In particular, all (strictly) positive integers up to $p_n$ have this property.

So:

$\displaystyle \prod_{k \mathop = 1}^n \frac 1 {1 - 1 / p_k}$
\(\displaystyle \prod_{k \mathop = 1}^n \frac 1 {1 - 1 / p_k}\) \(\ge\) \(\displaystyle \sum_{k \mathop = 1}^{p_n} \frac 1 k\) $\quad$ $\quad$
\(\displaystyle \) \(>\) \(\displaystyle \int_1^{p_n + 1} \dfrac {\mathrm d x} x\) $\quad$ $\quad$
\(\displaystyle \) \(=\) \(\displaystyle \ln \left({p_n + 1}\right)\) $\quad$ $\quad$
\(\displaystyle \) \(=\) \(\displaystyle \ln p_n\) $\quad$ $\quad$

It follows by taking reciprocals that:

$\displaystyle \prod_{k \mathop = 1}^n \left({1 - \frac 1 {p_k} }\right) < \frac 1 {\ln p_n}$

Taking logarithms of each side:

$(1): \quad \displaystyle \sum_{k \mathop = 1}^n \ln \left({1 - \frac 1 {p_k} }\right) < - \ln \ln p_n$


Next, note that the line $y = 2 x$ in the cartesian plane lies below the curve $y = \ln \left({1 + x}\right)$ on the interval $\left[{- \frac 1 2 \,.\,.\, 0}\right]$.

Also note that all primes are greater than or equal to $2$.

Thus it follows that:

$- \dfrac 2 {p_k} < \ln \left({1 - \dfrac 1 {p_k} }\right)$

Applying this to $(1)$ yields:

$\displaystyle -2 \sum_{k \mathop = 1}^n \dfrac 1 {p_k} < -\ln \ln p_n$

and so:

$\displaystyle \sum_{k \mathop = 1}^n \dfrac 1 {p_k} > \dfrac 1 2 \ln \ln p_n$

But:

$\displaystyle \lim_{n \mathop \to \infty} \ln \ln p_n \to \infty$

and so the series:

$\displaystyle \sum_{p \mathop \in \Bbb P} \frac 1 p$

is divergent.

$\blacksquare$


Proof 3

Aiming for a contradiction, suppose the contrary.

If the prime reciprocal series converges then there must exist some $k \in \N$ such that:

$\displaystyle \sum_{n \mathop = k \mathop + 1}^{\infty} \frac 1 {p_n} < \frac 1 2$

Let:

$\displaystyle Q = \prod_{i \mathop = 1}^k {p_i}$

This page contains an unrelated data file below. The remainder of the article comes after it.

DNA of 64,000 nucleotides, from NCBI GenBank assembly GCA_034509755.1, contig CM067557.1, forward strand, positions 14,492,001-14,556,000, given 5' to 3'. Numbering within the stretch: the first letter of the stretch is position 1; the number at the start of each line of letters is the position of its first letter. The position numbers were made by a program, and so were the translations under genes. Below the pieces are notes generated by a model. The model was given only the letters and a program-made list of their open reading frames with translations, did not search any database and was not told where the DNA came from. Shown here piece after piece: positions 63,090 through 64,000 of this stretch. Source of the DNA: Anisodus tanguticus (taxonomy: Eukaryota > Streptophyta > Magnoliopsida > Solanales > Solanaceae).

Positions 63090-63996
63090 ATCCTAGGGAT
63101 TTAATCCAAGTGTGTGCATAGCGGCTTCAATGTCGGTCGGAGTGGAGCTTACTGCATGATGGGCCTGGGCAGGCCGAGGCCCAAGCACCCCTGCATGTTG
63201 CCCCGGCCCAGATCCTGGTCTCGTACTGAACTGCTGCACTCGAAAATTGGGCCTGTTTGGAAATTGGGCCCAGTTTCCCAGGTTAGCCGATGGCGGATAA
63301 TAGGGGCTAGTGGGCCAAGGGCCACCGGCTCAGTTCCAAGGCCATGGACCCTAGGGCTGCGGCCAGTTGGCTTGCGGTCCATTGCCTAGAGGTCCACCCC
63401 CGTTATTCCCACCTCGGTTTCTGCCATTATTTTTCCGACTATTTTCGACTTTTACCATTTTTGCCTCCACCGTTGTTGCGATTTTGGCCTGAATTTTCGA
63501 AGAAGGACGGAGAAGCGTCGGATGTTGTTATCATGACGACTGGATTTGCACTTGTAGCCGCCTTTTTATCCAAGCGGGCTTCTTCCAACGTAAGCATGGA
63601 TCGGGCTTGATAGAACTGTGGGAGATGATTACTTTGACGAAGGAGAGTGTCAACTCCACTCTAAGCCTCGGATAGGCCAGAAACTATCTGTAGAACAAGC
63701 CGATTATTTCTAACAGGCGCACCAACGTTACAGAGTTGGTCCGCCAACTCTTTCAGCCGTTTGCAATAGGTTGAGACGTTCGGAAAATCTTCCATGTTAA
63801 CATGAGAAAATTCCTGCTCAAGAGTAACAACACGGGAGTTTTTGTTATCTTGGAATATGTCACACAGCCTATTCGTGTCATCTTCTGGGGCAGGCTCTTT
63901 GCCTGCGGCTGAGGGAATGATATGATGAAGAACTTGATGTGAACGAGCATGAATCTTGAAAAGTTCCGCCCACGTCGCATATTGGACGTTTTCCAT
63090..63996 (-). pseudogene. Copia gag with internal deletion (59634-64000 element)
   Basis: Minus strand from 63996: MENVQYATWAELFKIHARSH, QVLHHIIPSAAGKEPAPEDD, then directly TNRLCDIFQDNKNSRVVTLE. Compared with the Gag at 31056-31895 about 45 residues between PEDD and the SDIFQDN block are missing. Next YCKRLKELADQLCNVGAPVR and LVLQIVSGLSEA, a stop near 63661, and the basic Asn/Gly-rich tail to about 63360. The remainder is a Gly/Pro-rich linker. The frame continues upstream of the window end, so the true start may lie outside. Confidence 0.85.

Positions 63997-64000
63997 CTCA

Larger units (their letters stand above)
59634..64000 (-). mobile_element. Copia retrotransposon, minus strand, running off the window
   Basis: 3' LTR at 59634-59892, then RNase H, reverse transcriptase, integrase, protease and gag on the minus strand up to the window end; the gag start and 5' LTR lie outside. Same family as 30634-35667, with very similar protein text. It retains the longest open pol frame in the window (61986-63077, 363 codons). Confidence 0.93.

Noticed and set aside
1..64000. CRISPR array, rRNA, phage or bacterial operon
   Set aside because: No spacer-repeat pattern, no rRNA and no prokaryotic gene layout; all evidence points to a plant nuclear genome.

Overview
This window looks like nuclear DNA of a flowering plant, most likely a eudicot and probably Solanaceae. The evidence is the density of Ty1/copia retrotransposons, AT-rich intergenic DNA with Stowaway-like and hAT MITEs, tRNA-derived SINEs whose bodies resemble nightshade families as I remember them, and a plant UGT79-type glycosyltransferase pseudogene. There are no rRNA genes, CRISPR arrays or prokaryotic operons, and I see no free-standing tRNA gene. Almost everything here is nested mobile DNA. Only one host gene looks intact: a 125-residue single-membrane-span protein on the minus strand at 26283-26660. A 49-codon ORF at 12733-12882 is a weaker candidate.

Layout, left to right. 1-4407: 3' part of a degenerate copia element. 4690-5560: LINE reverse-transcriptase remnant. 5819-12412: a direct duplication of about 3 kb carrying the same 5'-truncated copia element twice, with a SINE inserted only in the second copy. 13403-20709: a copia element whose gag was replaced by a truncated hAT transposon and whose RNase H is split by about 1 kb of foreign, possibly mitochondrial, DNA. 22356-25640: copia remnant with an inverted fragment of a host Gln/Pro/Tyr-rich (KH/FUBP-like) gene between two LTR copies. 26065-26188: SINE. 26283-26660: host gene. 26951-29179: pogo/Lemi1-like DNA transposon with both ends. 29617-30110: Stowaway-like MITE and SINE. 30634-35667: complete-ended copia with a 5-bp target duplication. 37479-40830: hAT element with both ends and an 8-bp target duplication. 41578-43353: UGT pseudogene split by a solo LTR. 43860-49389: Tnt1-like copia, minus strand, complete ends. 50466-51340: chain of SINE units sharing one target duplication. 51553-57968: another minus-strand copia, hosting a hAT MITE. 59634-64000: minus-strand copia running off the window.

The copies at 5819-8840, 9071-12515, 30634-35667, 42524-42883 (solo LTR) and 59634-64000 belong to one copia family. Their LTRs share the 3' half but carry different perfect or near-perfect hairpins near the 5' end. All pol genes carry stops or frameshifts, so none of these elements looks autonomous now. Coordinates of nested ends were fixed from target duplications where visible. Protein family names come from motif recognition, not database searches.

and:

$\displaystyle S \left({r}\right) = \sum_{i \mathop = 1}^r \frac 1 {1 + i Q}$

Let $S \left({r, j}\right)$ be the sum of all of the terms from $S \left({r}\right)$ for which $1 + i Q$ has exactly $j$ prime factors.

Notice that $1 + i Q$ is coprime with every prime factor in $Q$.

Thus every prime factor of $1 + i Q$ where $i = 1, \ldots ,r$ falls into some finite sequence of consecutive primes:

$P \left({r}\right) = \left\{ {p_{k + 1}, p_{k + 2}, \ldots, p_{m \left({r}\right)} }\right\}$


Notice again that each term of $S \left({r, j}\right)$ occurs at least once in the expansion of:

$\displaystyle \left({\sum_{n \mathop = k \mathop + 1}^{m \left({r}\right)} \frac 1 {p_n} }\right)^j < \left({\sum_{n \mathop = k \mathop + 1}^\infty \frac 1 {p_n} }\right)^j < \left({\frac 1 2}\right)^j$

and also by Sum of Infinite Geometric Progression:

$\displaystyle S \left({r}\right) = \sum_{j \mathop = 1}^r S \left({r, j}\right) < \sum_{j \mathop = 1}^r \left({\frac 1 2}\right)^j < 1$

for every $r$.


Finally notice that:

$\displaystyle S \left({r}\right) = \sum_{i \mathop = 1}^r \frac 1 {1 + i Q} > \frac 1 {1 + Q} \sum_{n\mathop = 1}^r \frac 1 n$

which implies that $S \left({r}\right)$ diverges towards $+\infty$ by Harmonic Series is Divergent, a contradiction.

$\blacksquare$


Proof 4

Aiming for a contradiction, suppose the contrary.

If the prime reciprocal series converges then there must exist some $k \in \N$ such that:

$\displaystyle \sum_{n \mathop = k + 1}^\infty \frac 1 {p_n} < \frac 1 2$

Let:

$\displaystyle M_x = \set {n \in \N: 1 \le n \le x \text { and } n \text { is not divisible by any primes greater than } p_k}$.

Notice that:

$\size {M_x} \le {2^k} \sqrt x$

because if:

$n = m^2r$

then

$m \le \sqrt x$

and there are at most $2^k$ distinct non-square prime compositions using primes less than $p_k$.

Now let:

$N_{i, x} = \set {n \in \N: 1 \le n \le x \text{ and } n \text { is divisible by } p_i}$

Notice:

$\displaystyle \size {\set {1, \dots, x} \setminus M_x} \le \sum_{i \mathop = k + 1}^\infty \size {N_{i, x} } < \sum_{i \mathop = k + 1}^\infty \dfrac x {p_i} \implies \dfrac x 2 < \size {M_x}$

Finally notice that whenever:

$x \ge 2^{2 k + 2}$

then it cannot be the case that both:

$\dfrac x 2 < \size {M_x} \le {2^k} \sqrt x$